Horror took hold of the Yishuv. Its leaders tried to alert the leaders of the allied nations to take action, but with no success. The leaders of the Zionist movement planned to establish a rescue unit that would be sent to Europe. For over a year they begged but only at the beginning of 1944 were they answered – parachutists from Eretz Israel were to be dropped in Yugoslavia, Hungary, Czechoslovakia, Romania and Austria – with a double mission: a formal mission – gathering intelligence for the British army and another, secret mission: saving Jews.
''Suddenly, the idea grabbed me that I must go to Hungary, and be there during these days, To lend a hand to the ''Aliyat Ha'noar'' organization and also to bring out my possible and vital and I decided to rise and act'' (Jan. 8, 1943)
Hannah kept these thoughts to herself, but the idea of lending a hand to her brothers abroad, left to the mercy of the Nazis, did not leave here mind.
''Weird things happen at times. A month ago I wrote a few words in my diary about the sudden idea that grabbed me, and just a few days ago a member of the Palmach visited here... and during a conversation we held, he told me that a ''Palmach'' unit is being organized that was designated to do... exactly what I felt sough be don't then. The coincidence is eerie'' (Feb. 22, 1943)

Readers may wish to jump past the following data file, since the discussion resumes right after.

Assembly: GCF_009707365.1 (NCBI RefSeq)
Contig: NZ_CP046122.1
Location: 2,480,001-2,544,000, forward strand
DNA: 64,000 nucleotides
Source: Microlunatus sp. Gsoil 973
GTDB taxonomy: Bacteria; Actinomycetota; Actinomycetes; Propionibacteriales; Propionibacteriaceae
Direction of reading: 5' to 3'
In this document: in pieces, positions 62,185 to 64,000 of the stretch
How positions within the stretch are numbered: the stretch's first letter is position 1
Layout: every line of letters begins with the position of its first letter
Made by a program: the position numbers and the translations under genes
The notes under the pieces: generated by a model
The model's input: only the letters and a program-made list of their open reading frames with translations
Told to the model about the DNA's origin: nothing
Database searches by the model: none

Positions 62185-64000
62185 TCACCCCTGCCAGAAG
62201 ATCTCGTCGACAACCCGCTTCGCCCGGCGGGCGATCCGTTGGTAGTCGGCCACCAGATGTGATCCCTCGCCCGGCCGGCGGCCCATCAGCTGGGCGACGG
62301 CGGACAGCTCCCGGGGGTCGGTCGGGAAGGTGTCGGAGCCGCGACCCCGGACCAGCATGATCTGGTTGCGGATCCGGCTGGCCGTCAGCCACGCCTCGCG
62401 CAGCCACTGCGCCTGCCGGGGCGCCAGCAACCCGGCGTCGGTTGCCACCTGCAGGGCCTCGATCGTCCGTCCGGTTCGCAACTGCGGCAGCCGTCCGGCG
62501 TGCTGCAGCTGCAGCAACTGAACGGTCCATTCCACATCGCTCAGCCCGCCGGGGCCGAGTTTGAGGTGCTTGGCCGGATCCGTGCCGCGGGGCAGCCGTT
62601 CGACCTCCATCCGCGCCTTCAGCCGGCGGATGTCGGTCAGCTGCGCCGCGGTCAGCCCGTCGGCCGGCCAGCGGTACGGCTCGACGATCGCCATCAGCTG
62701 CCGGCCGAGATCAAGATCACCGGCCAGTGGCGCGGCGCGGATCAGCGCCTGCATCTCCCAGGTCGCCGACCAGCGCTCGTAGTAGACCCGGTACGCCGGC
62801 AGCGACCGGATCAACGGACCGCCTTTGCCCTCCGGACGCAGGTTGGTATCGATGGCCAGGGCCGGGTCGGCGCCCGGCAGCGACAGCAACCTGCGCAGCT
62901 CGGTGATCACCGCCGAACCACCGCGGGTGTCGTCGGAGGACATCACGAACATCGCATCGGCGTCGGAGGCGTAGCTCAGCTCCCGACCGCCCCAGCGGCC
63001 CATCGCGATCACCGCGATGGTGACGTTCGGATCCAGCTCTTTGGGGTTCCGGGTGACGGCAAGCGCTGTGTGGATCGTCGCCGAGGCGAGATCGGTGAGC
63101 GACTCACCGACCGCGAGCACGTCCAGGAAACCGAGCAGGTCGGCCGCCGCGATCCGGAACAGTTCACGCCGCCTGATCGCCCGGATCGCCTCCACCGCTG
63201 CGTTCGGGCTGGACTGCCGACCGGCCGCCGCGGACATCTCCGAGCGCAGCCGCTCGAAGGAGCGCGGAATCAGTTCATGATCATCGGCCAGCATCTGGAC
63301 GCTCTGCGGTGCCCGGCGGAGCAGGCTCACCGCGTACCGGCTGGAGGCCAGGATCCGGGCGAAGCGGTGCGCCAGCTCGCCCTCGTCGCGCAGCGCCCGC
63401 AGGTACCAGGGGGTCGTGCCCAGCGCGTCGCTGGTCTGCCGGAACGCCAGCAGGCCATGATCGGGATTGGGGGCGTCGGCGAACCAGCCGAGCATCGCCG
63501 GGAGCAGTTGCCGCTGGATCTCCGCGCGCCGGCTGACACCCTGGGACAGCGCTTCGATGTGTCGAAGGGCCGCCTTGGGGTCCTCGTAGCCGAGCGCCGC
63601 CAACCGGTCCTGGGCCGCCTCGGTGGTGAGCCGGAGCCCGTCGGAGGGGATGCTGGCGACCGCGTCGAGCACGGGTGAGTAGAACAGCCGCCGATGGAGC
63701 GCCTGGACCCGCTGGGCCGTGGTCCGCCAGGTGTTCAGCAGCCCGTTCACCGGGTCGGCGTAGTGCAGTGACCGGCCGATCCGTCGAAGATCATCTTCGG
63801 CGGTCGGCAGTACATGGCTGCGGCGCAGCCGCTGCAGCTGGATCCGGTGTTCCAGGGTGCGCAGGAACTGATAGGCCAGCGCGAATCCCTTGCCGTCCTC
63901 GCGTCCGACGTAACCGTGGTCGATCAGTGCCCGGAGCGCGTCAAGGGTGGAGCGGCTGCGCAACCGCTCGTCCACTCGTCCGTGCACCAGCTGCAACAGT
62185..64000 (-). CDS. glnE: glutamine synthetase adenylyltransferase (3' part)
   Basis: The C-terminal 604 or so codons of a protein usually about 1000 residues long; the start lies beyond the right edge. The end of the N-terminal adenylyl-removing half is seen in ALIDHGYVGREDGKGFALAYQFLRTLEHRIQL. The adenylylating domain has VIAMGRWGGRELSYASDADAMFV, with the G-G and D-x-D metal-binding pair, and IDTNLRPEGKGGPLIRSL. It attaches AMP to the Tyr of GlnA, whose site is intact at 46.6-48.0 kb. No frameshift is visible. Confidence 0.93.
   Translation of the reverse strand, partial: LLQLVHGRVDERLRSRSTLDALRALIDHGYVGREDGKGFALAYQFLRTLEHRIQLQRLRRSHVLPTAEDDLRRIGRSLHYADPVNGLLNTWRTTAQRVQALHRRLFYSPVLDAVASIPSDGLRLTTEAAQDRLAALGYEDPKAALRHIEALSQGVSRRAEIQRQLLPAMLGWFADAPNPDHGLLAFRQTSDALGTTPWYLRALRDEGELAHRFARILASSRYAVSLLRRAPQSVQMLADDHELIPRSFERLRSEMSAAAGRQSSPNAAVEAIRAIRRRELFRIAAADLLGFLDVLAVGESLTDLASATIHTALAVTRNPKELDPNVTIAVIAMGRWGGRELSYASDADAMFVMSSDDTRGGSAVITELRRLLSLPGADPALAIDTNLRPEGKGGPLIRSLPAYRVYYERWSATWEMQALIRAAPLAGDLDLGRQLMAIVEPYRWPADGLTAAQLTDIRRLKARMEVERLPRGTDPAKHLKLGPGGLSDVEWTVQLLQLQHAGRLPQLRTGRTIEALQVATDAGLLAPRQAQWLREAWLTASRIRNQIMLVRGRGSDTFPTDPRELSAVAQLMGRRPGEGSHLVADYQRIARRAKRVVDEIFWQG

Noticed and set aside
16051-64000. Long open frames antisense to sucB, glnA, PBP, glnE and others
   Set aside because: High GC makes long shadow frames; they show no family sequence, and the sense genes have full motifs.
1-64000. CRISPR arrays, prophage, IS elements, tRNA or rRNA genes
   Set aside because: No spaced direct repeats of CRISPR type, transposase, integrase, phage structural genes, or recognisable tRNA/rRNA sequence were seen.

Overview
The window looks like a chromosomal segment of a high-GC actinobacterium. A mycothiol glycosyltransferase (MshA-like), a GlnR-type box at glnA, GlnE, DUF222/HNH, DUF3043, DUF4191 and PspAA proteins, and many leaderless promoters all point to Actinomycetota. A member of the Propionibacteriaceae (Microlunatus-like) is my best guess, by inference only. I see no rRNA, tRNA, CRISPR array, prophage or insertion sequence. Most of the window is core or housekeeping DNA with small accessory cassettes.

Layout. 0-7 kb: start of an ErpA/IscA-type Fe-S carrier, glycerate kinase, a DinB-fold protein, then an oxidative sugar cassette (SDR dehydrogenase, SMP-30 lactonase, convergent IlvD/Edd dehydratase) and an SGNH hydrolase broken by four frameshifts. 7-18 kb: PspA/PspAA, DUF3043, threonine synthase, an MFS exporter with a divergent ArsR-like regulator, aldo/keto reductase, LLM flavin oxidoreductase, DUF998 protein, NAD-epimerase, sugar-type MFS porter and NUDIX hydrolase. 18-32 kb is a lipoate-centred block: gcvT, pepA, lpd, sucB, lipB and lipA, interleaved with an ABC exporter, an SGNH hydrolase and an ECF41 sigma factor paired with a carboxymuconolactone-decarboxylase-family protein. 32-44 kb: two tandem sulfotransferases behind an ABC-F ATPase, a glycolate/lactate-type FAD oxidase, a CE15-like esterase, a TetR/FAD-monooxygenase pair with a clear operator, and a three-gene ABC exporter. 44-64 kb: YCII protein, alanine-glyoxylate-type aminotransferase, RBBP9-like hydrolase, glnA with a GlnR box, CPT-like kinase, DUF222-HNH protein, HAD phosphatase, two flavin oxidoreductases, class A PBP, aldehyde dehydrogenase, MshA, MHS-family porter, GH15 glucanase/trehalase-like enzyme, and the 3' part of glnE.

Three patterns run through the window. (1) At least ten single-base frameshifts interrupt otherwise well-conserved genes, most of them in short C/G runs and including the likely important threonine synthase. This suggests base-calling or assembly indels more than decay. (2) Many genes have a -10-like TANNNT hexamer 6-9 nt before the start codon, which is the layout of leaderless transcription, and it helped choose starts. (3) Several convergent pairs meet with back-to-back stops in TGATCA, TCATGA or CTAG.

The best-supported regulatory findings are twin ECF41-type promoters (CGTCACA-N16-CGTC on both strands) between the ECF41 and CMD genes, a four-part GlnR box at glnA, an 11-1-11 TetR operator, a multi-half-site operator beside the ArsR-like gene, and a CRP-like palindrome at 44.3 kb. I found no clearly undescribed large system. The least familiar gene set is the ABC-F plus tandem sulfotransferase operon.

Two hundred and forty boys and girls were selected for the mission in Europe, they went through rigorous training: parachuting, weapons, radio, sabotage and more. Only thirty-seven of them were eventually sent on their mission, after completing training, one of whom was Hannah Senesh. They are known in Israeli history as The Yishuv Parachutists (The Yishuv was the Jewish community in Eretz Israel).
''This week I am to leave for Egypt, enlisted, a soldier... I want to believe that I did, and am going to do the right thing. As for the rest - only time will tell.''(Jan. 11, 1944)